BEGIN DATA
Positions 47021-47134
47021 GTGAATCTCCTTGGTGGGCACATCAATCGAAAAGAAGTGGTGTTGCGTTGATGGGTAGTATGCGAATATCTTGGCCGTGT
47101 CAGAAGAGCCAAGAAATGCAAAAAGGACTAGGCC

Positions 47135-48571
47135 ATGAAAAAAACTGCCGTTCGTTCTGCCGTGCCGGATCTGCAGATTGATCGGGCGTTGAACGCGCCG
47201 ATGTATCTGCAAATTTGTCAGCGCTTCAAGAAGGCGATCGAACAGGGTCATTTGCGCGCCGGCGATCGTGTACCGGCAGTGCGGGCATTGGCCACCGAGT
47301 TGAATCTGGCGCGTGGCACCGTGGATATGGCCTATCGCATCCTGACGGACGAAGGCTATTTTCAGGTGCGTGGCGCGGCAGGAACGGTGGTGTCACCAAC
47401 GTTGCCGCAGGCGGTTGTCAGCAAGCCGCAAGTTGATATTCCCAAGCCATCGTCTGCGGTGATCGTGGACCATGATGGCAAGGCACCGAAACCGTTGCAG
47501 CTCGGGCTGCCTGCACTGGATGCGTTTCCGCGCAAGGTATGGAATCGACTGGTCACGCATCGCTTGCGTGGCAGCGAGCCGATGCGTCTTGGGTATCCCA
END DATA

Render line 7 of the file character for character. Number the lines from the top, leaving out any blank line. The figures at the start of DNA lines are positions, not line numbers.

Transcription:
47301 TGAATCTGGCGCGTGGCACCGTGGATATGGCCTATCGCATCCTGACGGACGAAGGCTATTTTCAGGTGCGTGGCGCGGCAGGAACGGTGGTGTCACCAAC